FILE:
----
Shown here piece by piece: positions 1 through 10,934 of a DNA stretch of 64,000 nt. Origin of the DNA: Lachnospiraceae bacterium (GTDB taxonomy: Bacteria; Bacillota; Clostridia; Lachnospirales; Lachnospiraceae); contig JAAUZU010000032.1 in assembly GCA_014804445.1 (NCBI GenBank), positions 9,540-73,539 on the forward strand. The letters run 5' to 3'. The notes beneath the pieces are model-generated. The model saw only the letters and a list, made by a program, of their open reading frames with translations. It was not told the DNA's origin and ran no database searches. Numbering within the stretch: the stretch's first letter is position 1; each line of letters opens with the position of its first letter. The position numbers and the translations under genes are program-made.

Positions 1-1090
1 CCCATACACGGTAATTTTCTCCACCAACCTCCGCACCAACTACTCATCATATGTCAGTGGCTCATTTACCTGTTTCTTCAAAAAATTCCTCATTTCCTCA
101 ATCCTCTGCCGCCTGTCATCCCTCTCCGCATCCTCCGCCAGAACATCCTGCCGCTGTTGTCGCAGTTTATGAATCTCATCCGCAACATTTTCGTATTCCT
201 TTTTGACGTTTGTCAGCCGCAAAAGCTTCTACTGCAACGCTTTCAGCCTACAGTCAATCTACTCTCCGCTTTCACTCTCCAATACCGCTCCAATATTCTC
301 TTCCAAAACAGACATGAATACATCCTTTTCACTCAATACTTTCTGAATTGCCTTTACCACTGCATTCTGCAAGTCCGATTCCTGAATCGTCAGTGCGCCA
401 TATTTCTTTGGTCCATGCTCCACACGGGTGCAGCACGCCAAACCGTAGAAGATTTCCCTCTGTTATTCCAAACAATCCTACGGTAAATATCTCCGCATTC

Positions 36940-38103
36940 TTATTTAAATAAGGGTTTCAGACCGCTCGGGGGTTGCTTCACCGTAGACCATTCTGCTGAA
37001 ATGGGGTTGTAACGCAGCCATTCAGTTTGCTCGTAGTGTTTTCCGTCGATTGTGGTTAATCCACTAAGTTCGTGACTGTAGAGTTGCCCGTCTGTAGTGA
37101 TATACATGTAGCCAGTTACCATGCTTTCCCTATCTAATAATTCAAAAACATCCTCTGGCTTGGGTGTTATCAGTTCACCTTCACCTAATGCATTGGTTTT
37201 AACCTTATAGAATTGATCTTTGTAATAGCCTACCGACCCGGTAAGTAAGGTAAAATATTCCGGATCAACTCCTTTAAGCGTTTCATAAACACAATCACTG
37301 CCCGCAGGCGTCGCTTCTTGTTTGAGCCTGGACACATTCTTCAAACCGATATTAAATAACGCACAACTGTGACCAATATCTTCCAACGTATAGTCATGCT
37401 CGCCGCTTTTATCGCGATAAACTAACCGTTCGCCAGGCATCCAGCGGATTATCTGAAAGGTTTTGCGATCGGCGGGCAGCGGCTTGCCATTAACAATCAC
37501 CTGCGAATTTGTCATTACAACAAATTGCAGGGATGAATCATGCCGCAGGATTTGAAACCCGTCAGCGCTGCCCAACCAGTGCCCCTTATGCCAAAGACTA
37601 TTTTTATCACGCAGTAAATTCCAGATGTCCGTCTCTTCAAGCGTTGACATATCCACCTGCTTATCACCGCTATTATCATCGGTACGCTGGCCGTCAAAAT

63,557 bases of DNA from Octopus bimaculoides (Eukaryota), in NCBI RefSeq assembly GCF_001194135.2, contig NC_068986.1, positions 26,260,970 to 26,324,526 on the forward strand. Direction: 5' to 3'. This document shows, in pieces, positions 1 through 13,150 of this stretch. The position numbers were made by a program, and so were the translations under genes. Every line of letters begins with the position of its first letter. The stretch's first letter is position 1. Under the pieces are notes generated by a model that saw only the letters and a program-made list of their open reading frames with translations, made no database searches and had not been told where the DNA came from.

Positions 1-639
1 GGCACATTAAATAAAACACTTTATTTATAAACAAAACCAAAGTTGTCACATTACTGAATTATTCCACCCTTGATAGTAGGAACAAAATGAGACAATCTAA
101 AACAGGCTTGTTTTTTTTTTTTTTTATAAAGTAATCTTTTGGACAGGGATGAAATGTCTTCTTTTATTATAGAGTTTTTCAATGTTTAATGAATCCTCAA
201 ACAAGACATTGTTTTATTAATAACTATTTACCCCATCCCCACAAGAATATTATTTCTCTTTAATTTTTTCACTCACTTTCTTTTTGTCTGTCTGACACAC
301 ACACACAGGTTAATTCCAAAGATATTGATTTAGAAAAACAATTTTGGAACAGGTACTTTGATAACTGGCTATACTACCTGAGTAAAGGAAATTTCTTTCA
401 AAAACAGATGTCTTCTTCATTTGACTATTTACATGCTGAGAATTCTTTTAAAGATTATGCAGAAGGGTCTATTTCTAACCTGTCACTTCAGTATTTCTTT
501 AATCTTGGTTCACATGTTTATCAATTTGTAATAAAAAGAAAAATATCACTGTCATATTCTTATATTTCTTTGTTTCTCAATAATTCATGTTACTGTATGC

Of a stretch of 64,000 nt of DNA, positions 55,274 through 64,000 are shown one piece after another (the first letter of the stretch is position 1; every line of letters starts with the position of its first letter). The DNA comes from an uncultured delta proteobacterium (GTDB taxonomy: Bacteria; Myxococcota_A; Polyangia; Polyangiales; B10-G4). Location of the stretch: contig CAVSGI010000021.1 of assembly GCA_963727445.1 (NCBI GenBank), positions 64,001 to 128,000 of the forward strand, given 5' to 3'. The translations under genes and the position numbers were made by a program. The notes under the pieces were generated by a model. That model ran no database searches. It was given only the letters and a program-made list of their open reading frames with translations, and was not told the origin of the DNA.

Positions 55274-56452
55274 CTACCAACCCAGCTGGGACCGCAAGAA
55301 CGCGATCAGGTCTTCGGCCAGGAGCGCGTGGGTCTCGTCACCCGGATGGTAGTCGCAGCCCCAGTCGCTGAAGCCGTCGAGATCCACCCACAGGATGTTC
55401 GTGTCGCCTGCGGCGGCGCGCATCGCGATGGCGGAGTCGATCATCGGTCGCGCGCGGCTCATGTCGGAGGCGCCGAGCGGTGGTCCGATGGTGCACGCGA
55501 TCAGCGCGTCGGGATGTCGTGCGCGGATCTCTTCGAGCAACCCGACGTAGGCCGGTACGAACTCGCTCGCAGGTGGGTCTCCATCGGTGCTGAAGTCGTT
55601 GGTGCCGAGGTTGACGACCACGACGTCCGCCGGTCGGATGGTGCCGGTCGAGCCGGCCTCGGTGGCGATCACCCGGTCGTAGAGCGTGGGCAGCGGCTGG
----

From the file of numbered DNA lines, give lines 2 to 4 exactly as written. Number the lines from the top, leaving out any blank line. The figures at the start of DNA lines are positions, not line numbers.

Positions 1-1090
1 CCCATACACGGTAATTTTCTCCACCAACCTCCGCACCAACTACTCATCATATGTCAGTGGCTCATTTACCTGTTTCTTCAAAAAATTCCTCATTTCCTCA
101 ATCCTCTGCCGCCTGTCATCCCTCTCCGCATCCTCCGCCAGAACATCCTGCCGCTGTTGTCGCAGTTTATGAATCTCATCCGCAACATTTTCGTATTCCT